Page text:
In the “Holy Crap What’s Next?” department, Xilinx recently announced a new FPGA. Yawn, right? Well, this device is pretty astonishing.
Comprising 6.8 billion transistors, it offers 1,955,000 logic cells, which is equivalent to maybe 20m gates. There’s 46,512 Kb of Block RAM on-board. Tons of I/O is included, like 36 serial transceivers each capable of running at 12.5Gb/second.
Amazing fact number one: this high-end variant of Xilinx’s 28nm Virtex-7 family includes 2,160 DSP slices, each of which looks like this:
( From http://www.xilinx.com/support/documentation/user_guides/ug479_7Series_DSP48E1.pdf )
Figure on 1,590 GMAC/sec of processing in these slices. This puppy is a supercomputer on a chip.
My friend Steve Leibson cites a demo of this part running 3600 nanoBlaze processors, for 180,000 MIPS at 20 watts. Wow!
The back story is one of power reduction. Every time a signal goes between chips speed degrades and the I/O requires a hefty driver. Xilinx used a high-k metal gate technology to reduce leakage, which is hardly novel. But then we come to amazing fact number two: the part is actually four chips mounted on a passive silicon “interposer,” which has four layers of metallization to interconnect the parts. The interposer removes the need for high-power I/O between parts while enhancing interchip communications speeds. The company claims a 5x speedup and 40% reduction in static power consumption.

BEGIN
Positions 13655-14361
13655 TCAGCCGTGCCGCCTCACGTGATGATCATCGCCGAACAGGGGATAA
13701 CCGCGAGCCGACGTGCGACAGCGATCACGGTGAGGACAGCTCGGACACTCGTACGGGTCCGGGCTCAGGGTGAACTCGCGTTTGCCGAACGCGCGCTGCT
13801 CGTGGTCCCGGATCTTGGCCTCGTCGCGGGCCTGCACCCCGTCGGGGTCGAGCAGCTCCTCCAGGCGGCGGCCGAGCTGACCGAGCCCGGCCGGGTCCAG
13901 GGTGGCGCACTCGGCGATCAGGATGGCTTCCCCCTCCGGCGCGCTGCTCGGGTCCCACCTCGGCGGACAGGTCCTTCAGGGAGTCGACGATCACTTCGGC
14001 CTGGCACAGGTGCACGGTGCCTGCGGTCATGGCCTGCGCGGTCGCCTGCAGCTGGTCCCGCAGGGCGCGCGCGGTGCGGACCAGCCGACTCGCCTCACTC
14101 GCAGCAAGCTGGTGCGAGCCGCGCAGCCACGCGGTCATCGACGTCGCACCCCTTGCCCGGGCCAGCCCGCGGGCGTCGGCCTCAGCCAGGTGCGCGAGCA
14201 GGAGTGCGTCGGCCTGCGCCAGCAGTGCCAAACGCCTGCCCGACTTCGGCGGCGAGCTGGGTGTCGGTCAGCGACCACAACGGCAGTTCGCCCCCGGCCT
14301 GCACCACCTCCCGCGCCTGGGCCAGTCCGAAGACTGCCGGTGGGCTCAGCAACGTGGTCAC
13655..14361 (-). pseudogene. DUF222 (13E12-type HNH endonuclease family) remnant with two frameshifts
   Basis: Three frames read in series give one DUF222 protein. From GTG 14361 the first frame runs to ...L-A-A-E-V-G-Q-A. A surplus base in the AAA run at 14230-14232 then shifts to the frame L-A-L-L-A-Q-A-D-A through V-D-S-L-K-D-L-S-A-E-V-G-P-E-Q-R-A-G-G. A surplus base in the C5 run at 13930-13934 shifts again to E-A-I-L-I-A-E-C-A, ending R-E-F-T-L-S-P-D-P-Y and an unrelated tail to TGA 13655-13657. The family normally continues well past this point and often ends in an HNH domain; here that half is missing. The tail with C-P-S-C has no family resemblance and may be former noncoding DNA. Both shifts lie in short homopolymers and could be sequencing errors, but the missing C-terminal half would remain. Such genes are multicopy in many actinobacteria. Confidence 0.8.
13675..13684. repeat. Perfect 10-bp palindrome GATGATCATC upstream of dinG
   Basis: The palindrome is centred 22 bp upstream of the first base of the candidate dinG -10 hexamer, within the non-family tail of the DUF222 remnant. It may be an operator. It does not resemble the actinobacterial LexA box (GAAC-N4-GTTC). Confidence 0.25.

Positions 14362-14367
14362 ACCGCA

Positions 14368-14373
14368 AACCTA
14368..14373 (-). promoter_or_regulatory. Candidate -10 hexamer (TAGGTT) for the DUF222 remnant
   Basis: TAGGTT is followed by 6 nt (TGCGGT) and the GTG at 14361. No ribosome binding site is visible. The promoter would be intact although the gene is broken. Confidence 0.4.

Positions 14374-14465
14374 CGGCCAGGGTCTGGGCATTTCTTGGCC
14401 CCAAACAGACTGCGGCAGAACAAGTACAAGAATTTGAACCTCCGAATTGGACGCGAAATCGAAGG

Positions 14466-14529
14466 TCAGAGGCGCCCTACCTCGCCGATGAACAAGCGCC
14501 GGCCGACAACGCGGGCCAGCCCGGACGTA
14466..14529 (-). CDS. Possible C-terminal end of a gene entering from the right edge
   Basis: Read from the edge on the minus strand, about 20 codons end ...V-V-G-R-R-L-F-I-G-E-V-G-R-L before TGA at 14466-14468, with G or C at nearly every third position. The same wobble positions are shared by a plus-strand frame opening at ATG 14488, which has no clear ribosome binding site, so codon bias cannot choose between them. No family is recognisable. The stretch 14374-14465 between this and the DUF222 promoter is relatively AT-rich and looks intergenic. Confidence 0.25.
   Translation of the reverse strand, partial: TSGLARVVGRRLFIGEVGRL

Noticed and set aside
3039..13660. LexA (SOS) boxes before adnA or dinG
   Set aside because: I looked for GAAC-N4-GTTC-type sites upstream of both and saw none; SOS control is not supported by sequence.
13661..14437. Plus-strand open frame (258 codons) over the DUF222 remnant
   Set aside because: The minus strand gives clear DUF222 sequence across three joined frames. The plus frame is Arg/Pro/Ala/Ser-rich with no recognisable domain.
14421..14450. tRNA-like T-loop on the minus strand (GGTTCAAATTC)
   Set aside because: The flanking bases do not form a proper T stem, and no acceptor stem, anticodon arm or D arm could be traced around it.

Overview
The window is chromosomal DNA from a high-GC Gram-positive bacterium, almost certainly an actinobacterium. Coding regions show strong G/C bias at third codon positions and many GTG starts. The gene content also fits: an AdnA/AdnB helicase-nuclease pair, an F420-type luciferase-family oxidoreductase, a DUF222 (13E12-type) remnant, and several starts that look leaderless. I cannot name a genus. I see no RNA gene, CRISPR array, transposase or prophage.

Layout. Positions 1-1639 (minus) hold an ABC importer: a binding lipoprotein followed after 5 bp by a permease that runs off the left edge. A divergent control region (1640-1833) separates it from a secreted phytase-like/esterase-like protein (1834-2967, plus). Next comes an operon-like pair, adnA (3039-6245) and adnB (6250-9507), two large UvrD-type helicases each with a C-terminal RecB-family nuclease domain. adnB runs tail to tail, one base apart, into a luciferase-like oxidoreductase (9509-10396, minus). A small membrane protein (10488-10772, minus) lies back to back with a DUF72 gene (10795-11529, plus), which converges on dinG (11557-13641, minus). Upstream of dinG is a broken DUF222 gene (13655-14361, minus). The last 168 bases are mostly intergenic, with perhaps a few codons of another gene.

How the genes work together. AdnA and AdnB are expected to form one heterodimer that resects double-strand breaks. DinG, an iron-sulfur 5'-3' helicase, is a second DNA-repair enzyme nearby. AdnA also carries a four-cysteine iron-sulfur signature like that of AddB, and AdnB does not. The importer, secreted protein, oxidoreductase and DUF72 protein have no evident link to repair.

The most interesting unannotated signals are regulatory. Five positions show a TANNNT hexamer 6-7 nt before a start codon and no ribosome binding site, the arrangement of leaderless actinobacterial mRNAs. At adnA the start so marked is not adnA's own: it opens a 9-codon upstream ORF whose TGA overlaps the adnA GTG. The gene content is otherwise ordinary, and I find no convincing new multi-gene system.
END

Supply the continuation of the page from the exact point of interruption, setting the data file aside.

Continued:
The interposer is built with 65 nm geometry, and enables 10,000 connections between the four “Super Logic Regions” (SLRs). Things are arranged like this:
Note that all four SLRs are on top of a single interposer, and the whole affair rides on the package itself.
And what a package: 1925 solder balls, of which 1200 are user I/O, all in a 45 x 45 mm footprint.
Power (excluding I/O) is about a volt, pretty typical for this kind of technology. The part has a 40 watt max rating, so figure on a heck of a power supply. And 56 decoupling capacitors are recommended.
Everything about this part boggles the mind, including the configuration RAM that contains the user’s “design” of the FPGA… which can require up to 450 million bits.
They prefer not to quote a price to me, but I suspect it’s on par with a new Toyota.
Jack G. Ganssle is a lecturer and consultant on embedded development issues. He conducts seminars on embedded systems and helps companies with their embedded challenges. Contact him at . His website is .